Tuesday, November 2, 2010
Big 3 changing the bench game
By Tom Haberstroh
When corners of the basketball world predicted the Miami Heat were going to innovate the modern game, this is what they had in mind:
LeBron James, the reigning two-time MVP, has become the leader of the Heat’s second unit.
Actually, it may be accurate to say that the conventional term “second unit” simply doesn’t apply to this Heat team. In Miami, the presence of the Big 3 has rendered that expression irrelevant. Nonetheless, sometimes we have to speak in conventions in order to explain how the Heat are breaking the mold.
“A lot of times, LeBron is featured with the second unit,” Dwyane Wade said Tuesday. “Chris is featured. I'm featured. So that brings a different dynamic that I've ever been a part of in Miami.”
Looking at the Heat’s substitution patterns, there doesn’t seem to be any resemblance of a traditional second unit that most teams employ. At least one of the Big 3 has been on the floor for all but 10 minutes and 27 seconds of the 192 minutes of competition so far. There have been only two circumstances in which the Big 3 sat the bench together: for about a minute in the third quarter against Orlando when the Heat were up by 21 points and for the final nine minutes of garbage time against New Jersey when they had a 24-point lead.
“You always have someone out there on the floor that demands that attention, that's used to that way of playing, but has to do it for only five or six minutes,” Wade said. “Then you have the other guys coming back in. So that's the depth of our team. That's the thing we're excited about."
The loudest criticism of the Heat has been the thinness of their bench. But the bench’s depth becomes less of a liability when it’s infused with a superstar or two (or three for that matter). Whereas other teams have to substitute in fleets to keep their stars aligned, the Heat have the luxury of keeping a Top 20 player on the floor for the entire game. No mercy until the Heat have run up the score.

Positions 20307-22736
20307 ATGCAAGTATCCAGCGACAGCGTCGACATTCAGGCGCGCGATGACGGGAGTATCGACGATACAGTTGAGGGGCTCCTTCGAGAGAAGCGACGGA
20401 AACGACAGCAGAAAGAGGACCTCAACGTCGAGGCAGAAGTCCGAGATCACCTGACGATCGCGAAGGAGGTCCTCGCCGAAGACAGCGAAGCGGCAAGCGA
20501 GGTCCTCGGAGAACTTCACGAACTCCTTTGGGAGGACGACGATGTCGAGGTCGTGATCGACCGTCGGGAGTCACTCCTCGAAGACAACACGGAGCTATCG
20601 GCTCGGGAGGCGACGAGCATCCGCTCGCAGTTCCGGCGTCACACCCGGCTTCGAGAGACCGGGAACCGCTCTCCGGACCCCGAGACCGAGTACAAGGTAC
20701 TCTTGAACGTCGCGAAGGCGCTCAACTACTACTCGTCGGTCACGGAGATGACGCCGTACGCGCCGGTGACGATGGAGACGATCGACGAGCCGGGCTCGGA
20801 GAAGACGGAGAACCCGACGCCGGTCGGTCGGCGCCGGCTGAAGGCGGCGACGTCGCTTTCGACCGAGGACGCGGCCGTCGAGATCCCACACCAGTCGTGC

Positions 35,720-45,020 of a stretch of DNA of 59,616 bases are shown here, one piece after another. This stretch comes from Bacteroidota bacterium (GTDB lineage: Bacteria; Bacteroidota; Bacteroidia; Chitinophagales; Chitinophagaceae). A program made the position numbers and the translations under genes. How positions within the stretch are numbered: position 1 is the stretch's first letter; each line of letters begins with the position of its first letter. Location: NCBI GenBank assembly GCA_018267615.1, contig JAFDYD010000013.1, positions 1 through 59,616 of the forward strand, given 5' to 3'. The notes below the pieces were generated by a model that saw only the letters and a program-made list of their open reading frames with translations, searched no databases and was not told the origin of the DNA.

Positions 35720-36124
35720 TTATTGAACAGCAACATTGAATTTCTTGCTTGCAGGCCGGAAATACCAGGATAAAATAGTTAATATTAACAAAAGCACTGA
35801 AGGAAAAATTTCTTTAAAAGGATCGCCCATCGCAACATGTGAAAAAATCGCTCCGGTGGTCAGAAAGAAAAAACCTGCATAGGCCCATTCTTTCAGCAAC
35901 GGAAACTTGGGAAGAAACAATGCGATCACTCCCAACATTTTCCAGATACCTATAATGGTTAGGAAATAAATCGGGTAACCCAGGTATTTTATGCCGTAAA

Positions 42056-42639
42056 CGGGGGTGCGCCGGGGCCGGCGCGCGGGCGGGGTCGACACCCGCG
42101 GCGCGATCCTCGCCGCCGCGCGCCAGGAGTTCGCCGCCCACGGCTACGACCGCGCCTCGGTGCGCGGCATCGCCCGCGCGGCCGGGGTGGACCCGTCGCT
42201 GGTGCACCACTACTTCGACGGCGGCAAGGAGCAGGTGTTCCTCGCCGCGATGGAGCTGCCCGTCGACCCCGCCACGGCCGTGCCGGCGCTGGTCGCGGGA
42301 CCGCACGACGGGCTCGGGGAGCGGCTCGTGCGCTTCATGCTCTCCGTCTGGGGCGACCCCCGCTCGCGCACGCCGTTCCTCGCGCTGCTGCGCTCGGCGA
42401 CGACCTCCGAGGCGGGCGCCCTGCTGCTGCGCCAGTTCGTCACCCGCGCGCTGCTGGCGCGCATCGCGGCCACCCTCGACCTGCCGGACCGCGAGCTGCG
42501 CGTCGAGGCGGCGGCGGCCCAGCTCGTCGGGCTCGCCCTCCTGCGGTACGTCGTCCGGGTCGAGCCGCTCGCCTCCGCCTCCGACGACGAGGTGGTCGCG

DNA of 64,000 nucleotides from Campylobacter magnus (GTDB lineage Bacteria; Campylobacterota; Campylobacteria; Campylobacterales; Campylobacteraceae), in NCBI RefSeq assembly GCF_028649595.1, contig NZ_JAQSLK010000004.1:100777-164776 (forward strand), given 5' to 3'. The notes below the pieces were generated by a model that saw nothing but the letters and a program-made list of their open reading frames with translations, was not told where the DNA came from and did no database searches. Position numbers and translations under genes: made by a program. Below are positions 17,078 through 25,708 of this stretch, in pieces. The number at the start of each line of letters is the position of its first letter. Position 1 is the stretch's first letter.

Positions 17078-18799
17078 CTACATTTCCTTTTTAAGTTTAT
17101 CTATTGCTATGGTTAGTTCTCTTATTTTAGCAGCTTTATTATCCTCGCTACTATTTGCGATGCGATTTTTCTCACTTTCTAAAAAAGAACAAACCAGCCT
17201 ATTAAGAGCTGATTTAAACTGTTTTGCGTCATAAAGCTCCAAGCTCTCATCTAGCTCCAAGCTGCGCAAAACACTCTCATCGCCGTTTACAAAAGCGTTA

It’s a scary proposition for Heat opponents. The least-talented Heat lineup that opposing teams will face is a slightly lesser version of the Raptors starting lineup last year. But that’s a worst case scenario and it rarely happens; Bosh has played without James and Wade for fewer than five minutes thus far.
Head coach Erik Spoelstra seems to have established a substitution pattern already. In each of the first three games of the season, Spoelstra elected to play LeBron for the entirety of the first quarter and into the second while letting Bosh and Wade catch breathers. Spoelstra switched up his strategy during Sunday’s game against the Nets only when James picked up two quick fouls with 4:24 left in the opening quarter.
But some of LeBron’s most effective moments in a Heat uniform have come when he’s played with the so-called second unit, one that closely resembles his former digs in Cleveland. In fact, when LeBron goes to work without Bosh and Wade, the Heat have outscored opponents by five points in just over 25 minutes of play. It's a reminder that even when the Heat let off the gas, they're still deploying the game's most talented basketball player.
Will opposing coaches act first or react to Spoelstra? Will other teams have to alter their substitution patterns to combat the Heat's unique advantage? Will opponents use a "second unit" against the Heat or will they be forced to run their stars into the ground?
Tonight, Timberwolves head coach Kurt Rambis may join the others in searching for answers.